As we reported last week, a recent survey showed that the website for Toys R Us came in dead last among top online retailers for its average delivery time. Unfortunately, this news came too late for Consumerist reader Victor who had already been waiting 11 days for his order from the site.
See, Victor had found at good deal on something called a Silly Hair Lalaloopsy doll (these kids today, I tell ya), which ToysRus.com was selling for $29.97. So he placed an order for three and received a notice on Dec. 5 that they were being shipped by UPS.
But every time Victor checked the tracking on his shipment, it never updated beyond the “UPS shipping label has been created” stage. So after almost two weeks of waiting, he contacted the company to see what was going on.
They told me that there was a shipping error and they would just refund my order. I had a problem with this because these dolls are very hard to find now, so I asked that they replace the missing shipment instead.
They said that no, they wouldn’t be doing that, but I should just go to a Toys R Us Brick and Mortar store and get them.
The problem with that was twofold — one, they’re hard to find in stores, even The World’s Biggest Toy Store, and two, Toys R Us is now charging $49.99 for the dolls I ordered and paid for 3 weeks ago for $29.97 each.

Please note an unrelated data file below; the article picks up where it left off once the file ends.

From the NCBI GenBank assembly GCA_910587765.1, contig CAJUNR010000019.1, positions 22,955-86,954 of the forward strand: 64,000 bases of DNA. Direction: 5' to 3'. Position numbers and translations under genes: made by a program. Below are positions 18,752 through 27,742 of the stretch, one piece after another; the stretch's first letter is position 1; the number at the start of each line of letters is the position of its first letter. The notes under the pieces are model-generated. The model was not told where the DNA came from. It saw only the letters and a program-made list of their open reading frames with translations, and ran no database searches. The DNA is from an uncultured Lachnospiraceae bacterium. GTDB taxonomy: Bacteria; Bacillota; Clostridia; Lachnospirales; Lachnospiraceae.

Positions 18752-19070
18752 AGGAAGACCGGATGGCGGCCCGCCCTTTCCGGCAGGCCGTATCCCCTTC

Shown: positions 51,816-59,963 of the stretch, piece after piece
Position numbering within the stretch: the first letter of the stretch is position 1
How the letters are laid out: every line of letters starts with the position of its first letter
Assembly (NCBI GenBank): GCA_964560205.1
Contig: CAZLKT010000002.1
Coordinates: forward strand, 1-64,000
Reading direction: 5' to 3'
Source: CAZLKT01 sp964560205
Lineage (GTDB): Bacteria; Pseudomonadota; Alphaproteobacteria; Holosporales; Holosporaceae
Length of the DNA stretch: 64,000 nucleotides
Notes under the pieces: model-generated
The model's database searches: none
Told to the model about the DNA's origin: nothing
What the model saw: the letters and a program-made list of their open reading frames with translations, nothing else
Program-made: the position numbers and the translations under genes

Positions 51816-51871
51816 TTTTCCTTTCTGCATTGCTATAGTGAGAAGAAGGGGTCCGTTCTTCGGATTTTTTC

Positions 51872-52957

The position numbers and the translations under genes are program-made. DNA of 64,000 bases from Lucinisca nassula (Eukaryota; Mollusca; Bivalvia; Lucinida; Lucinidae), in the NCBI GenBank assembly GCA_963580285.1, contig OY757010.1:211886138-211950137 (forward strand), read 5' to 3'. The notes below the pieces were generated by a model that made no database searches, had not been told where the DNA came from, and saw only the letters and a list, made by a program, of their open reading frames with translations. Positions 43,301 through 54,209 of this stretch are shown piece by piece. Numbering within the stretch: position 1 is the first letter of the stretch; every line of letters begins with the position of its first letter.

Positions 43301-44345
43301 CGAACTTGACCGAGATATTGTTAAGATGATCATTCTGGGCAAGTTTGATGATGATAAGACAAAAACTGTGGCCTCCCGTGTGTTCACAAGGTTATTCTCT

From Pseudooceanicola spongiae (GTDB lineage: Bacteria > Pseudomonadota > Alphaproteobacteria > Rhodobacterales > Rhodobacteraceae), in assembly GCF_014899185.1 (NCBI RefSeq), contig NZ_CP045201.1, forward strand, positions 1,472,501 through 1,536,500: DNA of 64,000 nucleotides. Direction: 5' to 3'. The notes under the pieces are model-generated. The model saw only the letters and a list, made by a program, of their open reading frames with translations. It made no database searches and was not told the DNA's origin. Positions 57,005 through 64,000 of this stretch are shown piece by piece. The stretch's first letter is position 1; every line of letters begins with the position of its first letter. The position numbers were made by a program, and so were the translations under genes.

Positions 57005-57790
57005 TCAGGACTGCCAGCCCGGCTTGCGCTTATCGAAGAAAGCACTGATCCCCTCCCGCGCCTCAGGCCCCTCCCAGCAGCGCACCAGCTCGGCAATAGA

That’s a difference of over $60 across the three dolls.
I told them if they wanted to give me a $60 Toys R Us credit to account for this difference, I
could try to find them in store and buy them.
However, the wind-up customer service robots that operate out of the Toys R Us HQ on the North Pole seemed to take Victor’s suggestion as a price-matching request, which they quickly shot down.
“While ToysRUs.com and BabiesRUs.com try to stay competitive with pricing as much as possible, we do not price match against any online or land-based store,” wrote TRU. “Also, it is not our policy to honor promotions, price reductions, or sale prices outside of the time period they are offered. I am sorry for any disappointment or inconvenience this may cause you. Therefore we cannot credit you for the difference of the price listed.”
The canned apology did not sit that well with Victor.
“Toys R Us lost my shipment of dolls, refused to replace it, suggested I buy it in-store at $20 more per doll myself, punishing me with a tab more than $60 extra because they made an error,” he writes. “I told them they failed at Customer Service school. That was about as nicely as I could put the summary of this situation.”
We here at Consumerist understand that mistakes happen, especially around the holidays. But it’s one thing to allow someone to place an order and not have the inventory to fulfill it. It’s another to take that order, charge the customer, send them shipping info and then refuse to be amenable to a reasonable suggestion.
Thank heavens Toys R Us stores are staying open for some unholy amount of hours leading up to Christmas, so that you won’t have to deal with the company’s website for last-minute gifts.